I have never had one appointment that I would have chosen for myself. As a result of my discernment in the seminary, I concluded that God wanted me to be a parish priest, not a member of a religious community and certainly not a teacher.
My first assignment as an associate pastor was to follow a very successful extroverted priest who had a special gift for working with young people. As an introvert, I did not want to follow him and thought that I had no gifts for working with young people.
I did not want to do postgraduate studies but was asked to do so by my bishop and so I consented. I would also teach for a number of years at the seminary.
I didn't want to become rector of the seminary, but rather to return to parish life and I told my bishop so. I added that I could only tell him where I was at, and that he, as bishop, would have to make the decision as to where I would serve based on the needs of the diocese. For my part, I would have to respond with faith and obedience.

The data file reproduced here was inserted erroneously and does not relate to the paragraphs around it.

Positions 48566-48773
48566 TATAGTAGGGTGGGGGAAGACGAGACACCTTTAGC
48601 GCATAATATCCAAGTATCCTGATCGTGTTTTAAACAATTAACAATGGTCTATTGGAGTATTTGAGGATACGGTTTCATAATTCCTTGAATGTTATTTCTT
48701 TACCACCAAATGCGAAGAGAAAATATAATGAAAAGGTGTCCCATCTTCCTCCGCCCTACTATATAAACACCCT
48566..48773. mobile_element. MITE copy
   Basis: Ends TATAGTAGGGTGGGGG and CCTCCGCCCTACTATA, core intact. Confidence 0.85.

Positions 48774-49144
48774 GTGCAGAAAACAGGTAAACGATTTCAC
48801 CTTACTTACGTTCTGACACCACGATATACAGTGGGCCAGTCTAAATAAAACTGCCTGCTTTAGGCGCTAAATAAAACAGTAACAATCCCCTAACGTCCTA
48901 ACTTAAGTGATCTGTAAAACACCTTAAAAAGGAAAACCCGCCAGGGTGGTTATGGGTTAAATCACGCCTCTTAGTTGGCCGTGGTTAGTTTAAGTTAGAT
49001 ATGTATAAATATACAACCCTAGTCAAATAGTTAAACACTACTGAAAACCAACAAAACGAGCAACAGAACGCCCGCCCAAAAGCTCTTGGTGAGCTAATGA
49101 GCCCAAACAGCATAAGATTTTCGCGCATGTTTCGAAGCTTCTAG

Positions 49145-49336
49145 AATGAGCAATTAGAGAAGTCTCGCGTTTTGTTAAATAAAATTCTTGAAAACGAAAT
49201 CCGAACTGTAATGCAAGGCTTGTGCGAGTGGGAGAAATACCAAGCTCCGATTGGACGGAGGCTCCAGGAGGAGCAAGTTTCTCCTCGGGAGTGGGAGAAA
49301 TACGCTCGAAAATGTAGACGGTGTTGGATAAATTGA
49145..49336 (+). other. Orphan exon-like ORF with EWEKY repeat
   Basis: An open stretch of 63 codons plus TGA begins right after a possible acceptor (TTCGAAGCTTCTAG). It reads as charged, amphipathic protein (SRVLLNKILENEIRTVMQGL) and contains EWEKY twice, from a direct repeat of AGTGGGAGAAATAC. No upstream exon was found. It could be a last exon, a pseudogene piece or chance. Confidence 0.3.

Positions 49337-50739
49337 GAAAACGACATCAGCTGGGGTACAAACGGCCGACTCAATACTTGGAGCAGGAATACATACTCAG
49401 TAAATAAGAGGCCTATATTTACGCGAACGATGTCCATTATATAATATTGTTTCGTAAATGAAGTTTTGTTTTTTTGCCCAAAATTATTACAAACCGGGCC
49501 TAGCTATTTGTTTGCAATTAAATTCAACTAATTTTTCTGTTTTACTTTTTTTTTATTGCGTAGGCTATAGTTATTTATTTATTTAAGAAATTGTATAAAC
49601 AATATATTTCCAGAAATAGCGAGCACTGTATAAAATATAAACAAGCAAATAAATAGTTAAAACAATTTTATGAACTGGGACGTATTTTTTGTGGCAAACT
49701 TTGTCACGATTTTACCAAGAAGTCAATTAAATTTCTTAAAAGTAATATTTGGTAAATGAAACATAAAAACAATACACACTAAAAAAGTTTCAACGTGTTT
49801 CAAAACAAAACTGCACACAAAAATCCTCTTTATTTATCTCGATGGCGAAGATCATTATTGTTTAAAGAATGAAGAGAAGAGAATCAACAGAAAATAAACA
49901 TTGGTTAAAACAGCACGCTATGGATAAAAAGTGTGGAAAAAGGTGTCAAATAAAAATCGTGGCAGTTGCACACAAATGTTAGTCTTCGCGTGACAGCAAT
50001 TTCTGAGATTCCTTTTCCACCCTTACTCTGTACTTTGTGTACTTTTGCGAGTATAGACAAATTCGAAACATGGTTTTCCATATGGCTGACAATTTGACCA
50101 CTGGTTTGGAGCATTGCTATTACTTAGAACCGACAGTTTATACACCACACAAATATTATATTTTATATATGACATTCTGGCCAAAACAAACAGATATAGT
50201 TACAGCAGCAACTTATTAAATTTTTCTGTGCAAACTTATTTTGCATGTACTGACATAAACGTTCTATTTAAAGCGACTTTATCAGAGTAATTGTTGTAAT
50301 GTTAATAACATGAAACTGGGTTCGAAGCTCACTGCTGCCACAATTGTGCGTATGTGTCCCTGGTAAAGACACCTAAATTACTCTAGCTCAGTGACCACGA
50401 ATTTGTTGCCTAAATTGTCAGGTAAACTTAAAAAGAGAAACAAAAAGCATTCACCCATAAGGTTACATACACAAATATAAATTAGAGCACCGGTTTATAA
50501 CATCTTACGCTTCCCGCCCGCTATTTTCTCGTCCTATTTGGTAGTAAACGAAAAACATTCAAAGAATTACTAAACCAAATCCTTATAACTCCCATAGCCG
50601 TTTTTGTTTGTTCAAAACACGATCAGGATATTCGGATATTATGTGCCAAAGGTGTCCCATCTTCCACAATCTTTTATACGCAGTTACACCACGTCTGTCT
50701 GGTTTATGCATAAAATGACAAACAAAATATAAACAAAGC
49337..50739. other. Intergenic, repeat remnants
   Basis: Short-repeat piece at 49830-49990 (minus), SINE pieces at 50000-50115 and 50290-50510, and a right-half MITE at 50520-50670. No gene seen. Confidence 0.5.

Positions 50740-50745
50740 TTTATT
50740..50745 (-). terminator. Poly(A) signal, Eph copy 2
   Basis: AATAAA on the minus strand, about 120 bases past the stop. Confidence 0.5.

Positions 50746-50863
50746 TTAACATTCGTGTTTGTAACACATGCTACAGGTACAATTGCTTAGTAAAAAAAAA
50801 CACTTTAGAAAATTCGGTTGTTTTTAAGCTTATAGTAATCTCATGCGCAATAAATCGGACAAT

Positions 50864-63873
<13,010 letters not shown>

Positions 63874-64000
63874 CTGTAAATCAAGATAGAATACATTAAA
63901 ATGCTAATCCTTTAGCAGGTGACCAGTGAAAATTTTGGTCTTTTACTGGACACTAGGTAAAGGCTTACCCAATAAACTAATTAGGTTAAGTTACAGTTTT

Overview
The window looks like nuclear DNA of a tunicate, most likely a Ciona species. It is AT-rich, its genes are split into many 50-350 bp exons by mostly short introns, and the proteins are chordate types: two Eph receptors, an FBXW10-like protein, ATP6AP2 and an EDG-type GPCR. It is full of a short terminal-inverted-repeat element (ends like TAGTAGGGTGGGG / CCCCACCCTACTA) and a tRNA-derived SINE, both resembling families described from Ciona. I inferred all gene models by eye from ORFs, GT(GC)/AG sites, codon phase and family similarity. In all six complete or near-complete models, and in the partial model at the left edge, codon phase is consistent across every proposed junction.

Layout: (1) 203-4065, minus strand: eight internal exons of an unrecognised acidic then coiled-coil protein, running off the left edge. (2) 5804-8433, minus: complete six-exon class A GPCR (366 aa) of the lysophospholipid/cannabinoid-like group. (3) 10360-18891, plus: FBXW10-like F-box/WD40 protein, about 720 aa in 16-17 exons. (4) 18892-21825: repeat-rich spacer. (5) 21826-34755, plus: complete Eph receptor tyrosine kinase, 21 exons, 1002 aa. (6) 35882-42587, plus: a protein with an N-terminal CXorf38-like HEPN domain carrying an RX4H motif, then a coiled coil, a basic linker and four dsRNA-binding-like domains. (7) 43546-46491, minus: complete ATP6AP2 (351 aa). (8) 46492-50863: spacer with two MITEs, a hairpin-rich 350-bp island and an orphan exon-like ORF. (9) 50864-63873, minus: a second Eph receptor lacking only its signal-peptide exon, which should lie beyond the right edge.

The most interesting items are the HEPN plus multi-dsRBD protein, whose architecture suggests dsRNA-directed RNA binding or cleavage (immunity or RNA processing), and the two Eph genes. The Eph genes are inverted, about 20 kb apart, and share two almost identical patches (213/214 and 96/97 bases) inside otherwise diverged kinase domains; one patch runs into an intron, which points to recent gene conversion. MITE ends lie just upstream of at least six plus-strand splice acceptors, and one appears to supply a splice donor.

I thoroughly enjoyed being a seminary rector.
I didn't want to become an auxiliary bishop, but God's will be done.
I didn't want to be an ordinary (note: 'ordinary' here means the bishop in charge of a diocese) in either diocese where I was assigned. However, by surrendering and letting myself be led by the Holy Spirit, each successive move became more satisfying and fulfilling than the previous one. So much so that, jokingly, I have said that I can't wait for the next move!
Nevertheless, I am really happy where I am and it goes without saying: I don't want to move.
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Frederick Henry was ordained a priest for the Diocese of London, Ontario, on May 25, 1968. He was ordained an auxiliary bishop of the diocese on June 24, 1986. He has been the bishop of Calgary since 1998. Bishop Henry served as a Canadian delegate to the 1990 synod of bishops on the formation of priests, and was appointed as representative of the Holy See for the Apostolic Visitation of Canadian seminaries.